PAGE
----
Curiosity is a valuable trait in interpreters, and one that is commonly associated with those interpreters that excel at their work. Curiosity leads to the pursuit of answers, answers lead to gains in knowledge, and knowledge, in turn, becomes the ingredient that transforms a good interpreter into a notable interpreter.

At The Interpreter’s Lab we know that an interpreter needs to not only pay attention to professional development, that is, the fundamentals of professional skills and information, but that interpreters must also pay close attention to the marketplace and business growth, as well as taking good care of their personal and emotional wellbeing. The factors that make interpreting so appealing and fascinating are the very factors that oblige us to know more and do better. Factors such as the rapidly evolving marketplace, the dynamic interactions that form our work, and the interesting push and pull towards exploring the evolution of their field and their career. It may even include adventuring into the world of translation work, or other aligned occupations.

It has been clearly demonstrated and felt most intensely by the arrival of COVID19 and the simultaneous decrease in on-site appointments, that remote interpreting is here to stay and grow. This applies to Remote Simultaneous Interpreting (RSI), as well as Remote Consecutive Interpreting. What does this mean for interpreters’ professional and career development? With the spreading utilization of remote platforms comes an expansion of the marketplace, in both demand AND supply – more work, more competition. But competition is good. It keeps us alert and focussed, even though it may require us to learn new skills or nurture existing ones.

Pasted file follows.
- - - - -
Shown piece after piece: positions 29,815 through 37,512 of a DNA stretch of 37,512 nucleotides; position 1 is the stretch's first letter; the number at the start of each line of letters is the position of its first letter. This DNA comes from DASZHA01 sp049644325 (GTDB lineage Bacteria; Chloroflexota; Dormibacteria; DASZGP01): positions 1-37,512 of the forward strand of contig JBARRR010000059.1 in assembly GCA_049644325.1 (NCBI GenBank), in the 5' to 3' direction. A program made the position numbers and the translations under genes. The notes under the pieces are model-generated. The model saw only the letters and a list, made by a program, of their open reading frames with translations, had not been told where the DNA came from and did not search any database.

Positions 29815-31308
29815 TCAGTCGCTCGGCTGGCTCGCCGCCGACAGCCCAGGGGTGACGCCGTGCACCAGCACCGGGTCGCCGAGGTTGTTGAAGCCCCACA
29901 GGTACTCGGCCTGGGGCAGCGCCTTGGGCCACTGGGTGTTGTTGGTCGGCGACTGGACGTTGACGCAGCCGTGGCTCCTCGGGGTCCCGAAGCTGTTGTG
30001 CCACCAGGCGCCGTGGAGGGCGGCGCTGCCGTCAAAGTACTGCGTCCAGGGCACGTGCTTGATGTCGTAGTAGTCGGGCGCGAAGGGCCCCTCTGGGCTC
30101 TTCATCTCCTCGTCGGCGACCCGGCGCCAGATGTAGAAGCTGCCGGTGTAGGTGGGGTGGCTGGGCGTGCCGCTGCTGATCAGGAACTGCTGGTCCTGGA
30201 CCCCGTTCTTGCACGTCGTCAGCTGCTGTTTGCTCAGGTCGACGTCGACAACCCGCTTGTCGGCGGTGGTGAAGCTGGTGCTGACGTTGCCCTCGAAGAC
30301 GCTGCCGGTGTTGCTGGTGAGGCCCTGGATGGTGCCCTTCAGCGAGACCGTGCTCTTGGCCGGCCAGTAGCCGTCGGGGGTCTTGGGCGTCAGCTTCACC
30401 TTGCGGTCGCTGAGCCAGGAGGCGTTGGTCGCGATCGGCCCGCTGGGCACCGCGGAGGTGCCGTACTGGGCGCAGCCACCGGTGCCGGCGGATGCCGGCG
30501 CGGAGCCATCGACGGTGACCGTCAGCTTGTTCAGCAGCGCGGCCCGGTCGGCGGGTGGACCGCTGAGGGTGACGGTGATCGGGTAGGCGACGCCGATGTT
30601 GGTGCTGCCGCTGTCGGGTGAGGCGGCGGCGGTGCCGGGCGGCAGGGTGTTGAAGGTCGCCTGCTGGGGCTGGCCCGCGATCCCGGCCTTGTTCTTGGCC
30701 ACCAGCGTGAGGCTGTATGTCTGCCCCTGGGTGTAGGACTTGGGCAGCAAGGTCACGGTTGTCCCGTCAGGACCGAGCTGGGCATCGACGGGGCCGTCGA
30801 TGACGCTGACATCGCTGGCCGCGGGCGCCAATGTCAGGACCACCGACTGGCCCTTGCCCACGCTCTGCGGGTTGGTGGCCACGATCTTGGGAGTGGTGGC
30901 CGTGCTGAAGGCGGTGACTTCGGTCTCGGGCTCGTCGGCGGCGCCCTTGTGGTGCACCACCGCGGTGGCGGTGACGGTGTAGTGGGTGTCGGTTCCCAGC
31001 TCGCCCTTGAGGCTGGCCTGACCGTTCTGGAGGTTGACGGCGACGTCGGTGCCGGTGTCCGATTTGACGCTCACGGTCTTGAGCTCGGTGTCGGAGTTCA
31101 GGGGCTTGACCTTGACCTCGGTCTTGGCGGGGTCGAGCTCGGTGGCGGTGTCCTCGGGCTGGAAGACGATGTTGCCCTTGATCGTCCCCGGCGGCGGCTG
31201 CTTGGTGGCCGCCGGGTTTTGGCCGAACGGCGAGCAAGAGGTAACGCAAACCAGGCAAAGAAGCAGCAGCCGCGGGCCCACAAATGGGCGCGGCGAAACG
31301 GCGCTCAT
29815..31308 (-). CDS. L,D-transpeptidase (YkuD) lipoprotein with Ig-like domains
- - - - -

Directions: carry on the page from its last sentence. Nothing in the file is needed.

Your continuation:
At The Lab’s monthly Professional Development Speakers Series this past month (April 2022), our guest speaker, Mike Lemay, demonstrated just how essential confidence and an adventurous attitude are in growing your practice and presence. Mike shared how he went from volunteering as an interpreter at his church (which he still does, voluntarily), to interpreting at a UN conference. Now that is inspiring! Confidence is critical, and confidence is cultivated through knowledge, practice, and exposure to new ideas. The participants were inspired by Mike’s presentation!

“Thank you, Mike, for all the information and encouragement.” Gurveen

“Thank you very much!! Amazing session enjoyed it a lot!!” Maria

“Excellent presentation and looking forward to connecting again” Jennifer

So, what are the skills, knowledge, and tools that I believe will help future-facing interpreters?

  1. Working with technology, in all its various forms, is a critical skill set for interpreters – remote settings, online platforms, gear to get you started and keep you working (headsets, microphones, etc.), as well as familiarity with agencies and contract negotiation.
  2. Embracing social media skills to keep your profile in view and to grow your opportunities – including the conventions and etiquettes that work best.
  3. Building community and embracing competition. (It’s not a bad word at all!). By working together we all work better – it’s true! One thing the interpreting community needs to do is shed its proclivity for silos and embrace unity. Join your community at The Lab

Be curious about your interpreting world, ask questions. Dive in and gain skills and knowledge. See where the adventure will take you. And let The Interpreter’s Lab help you along the way.